Talk:JFS (file system)
|WikiProject Computing||(Rated Start-class)|
It seems that with other popular file systems it's standard to include a section detailing the criticisms or shortcomings of the system. Important for those of us also looking for a quick reference on different file systems. Can someone with experience in JFS write something up for this need? 18.104.22.168 (talk) 04:43, 5 December 2008 (UTC)
As far as I know is the maximum filesystem size 32TB according to its manpage and my experiences:
The maximum size is determined by the file system block size:
fs block size (byte) MAX fssize (TB) =========================================== 512 4 1024 8 2048 16 4096 32 — Preceding unsigned comment added by 22.214.171.124 (talk) 14:23, 29 January 2014 (UTC)
Why is this article called "IBM Journaled File System 2 (JFS2)"? Nowhere in the article is "JFS2" mentioned or discussed. Nor should there be an acronym in the page title. I'd move it to "Journaled File System", but that page already exists (and redirects HERE?). What the heck?—Kbolino 01:39, 4 February 2007 (UTC)
- The name certainly doesn't need the extra "(JFS2)" in it. JFS2 should simply be a redirect (as indeed it is). And I'm not sure this name needs the "IBM". I think that "Journaled File System" might be somewhat confusing, as other journaling file systems are sometimes called that, but I would strongly recommend the name Journaled File System 2 (keeping the "2", as that is a valid part of the name). Xtifr tälk 00:18, 17 April 2007 (UTC)
I believe it is called JFS2 only under AIX where also the ancient JFS1 file system exists (hence, there is a need to distinguish these two file systems). For other operating systems (OS/2 and Linux to name) there is only one JFS file system which is called simply "JFS" (despite that it is based on JFS2 sources from AIX). So, I would vote to drop "2" from the main article name and call it simply "Journaled File System (JFS)". The extra "(JFS)" is needed here to avoid confusion with the journaled file system as a type of file systems. Another option is the name "JFS file system" (which sounds even better to me). Maxal 00:24, 14 June 2007 (UTC)
- This is an interesting issue. I added journaled file system to the JFS disambigation page. I also added JFS2 to the journaled file system page itself, too. --Unixguy 16:49, 14 June 2007 (UTC)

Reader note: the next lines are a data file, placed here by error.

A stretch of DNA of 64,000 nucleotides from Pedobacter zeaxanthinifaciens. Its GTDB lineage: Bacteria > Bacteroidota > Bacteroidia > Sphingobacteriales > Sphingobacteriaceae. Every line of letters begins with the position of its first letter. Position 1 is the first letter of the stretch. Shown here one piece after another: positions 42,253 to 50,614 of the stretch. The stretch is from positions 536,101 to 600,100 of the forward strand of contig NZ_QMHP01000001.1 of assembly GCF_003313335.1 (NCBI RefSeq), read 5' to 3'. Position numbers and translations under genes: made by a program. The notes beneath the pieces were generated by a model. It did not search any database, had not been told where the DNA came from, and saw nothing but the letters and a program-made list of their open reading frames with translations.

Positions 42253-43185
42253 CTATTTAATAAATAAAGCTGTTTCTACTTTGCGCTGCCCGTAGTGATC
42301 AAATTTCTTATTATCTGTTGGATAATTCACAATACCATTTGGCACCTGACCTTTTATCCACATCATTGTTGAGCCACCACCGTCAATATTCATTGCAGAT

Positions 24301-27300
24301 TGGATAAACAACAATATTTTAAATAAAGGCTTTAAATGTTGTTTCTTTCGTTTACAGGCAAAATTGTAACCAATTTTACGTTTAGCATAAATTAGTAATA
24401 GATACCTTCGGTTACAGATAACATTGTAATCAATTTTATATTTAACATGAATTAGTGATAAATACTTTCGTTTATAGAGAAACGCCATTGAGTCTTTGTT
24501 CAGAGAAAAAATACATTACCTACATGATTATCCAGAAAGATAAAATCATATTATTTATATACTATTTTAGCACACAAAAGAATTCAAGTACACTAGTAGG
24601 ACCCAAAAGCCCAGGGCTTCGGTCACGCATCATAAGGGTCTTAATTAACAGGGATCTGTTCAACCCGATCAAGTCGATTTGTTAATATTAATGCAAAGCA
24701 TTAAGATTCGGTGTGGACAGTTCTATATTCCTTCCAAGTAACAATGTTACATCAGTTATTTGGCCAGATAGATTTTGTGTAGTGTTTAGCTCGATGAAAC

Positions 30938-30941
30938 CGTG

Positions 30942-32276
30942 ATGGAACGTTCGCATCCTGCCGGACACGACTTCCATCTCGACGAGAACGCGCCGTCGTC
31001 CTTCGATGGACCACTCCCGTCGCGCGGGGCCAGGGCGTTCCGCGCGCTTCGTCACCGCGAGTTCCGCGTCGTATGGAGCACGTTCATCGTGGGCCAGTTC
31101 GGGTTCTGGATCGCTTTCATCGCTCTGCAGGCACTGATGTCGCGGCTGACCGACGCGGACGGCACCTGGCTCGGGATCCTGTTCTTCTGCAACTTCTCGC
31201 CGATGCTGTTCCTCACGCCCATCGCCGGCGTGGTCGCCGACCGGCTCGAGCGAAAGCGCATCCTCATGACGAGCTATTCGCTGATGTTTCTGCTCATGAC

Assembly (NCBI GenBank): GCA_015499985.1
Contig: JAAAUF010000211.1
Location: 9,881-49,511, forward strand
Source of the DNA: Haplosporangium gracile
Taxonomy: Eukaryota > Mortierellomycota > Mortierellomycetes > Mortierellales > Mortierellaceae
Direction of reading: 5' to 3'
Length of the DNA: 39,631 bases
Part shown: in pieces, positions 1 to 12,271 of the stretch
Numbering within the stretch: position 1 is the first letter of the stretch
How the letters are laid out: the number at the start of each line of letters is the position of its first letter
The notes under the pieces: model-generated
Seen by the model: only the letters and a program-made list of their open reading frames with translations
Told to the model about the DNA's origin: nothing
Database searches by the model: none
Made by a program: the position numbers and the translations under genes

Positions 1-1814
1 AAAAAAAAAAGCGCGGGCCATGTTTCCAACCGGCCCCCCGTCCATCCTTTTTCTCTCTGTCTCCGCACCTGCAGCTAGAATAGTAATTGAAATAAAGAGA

The current name JFS file system is really dumb. Literally we are saying "journaled file system file system" can we at least switch it to Journaled File System (IBM) or Journaled File System (UNIX). --vossman 04:03, 4 August 2007 (UTC)
- JFS file system sounds OK to me. What wrong about it? JFS is the subject of this article and file system is a specification that helps to distinguish the file system from other JFS means (see JFS). Perhaps, JFS (file system) would be a bit better but I do not see much difference.
- But the names Journaled File System (IBM) or Journaled File System (UNIX) are inappropriate since JFS is not a property of IBM anymore and it is not an UNIX term either. Maxal 10:34, 4 August 2007 (UTC)
A JFS supports - Compressed file systems OK for single user workstation Fine for off-line backup areas Otherwise avoid - eats CPU time
http://www-941.ibm.com/collaboration/wiki/display/WikiPtype/JFS —Preceding unsigned comment added by 126.96.36.199 (talk) 14:01, 2 October 2007 (UTC)
Two "contagious space", illness is spreading...
contagious space -> contigous space —Preceding unsigned comment added by 188.8.131.52 (talk) 15:49, 15 February 2008 (UTC)
Shouldn't we use SI units ?
"4 PB (4 × 10245 bytes)" sould be "4 PiB (4 × 10245 bytes)"
Dynamic I-Node Allocation
This section is unclear, and the title is a little confusing. The section suggests I-Node allocation itself it a dynamic process which does not have a limit in the number of i-nodes allocated for a filesystem. This is false. JFS does have a hard limit for i-nodes which is defined when file system is created, and is a function of the amount of free space available. With JFS i-nodes can be added, however one must increase the available disk space and grow the file system to add additional extents. This is contrary to file systems such as ReiserFS, Reiser4, and ZFS in which i-node allocation is completely dynamic, as they are allocated when the files are created opposed to when the file system is created or expanded. With JFS is it possible (however unlikely) to utilize all the available i-nodes and still have available disk space; in contrast it is not actually possible to utilize all the i-nodes on the aforementioned file systems.
- That's for JFS 1st generation on AIX. JFS on linux and JFS2 on AIX do dynamically allocate inodes, see Working with JFS2 i-nodes and JFS overview (pdf).184.108.40.206 (talk) 17:22, 22 March 2012 (UTC)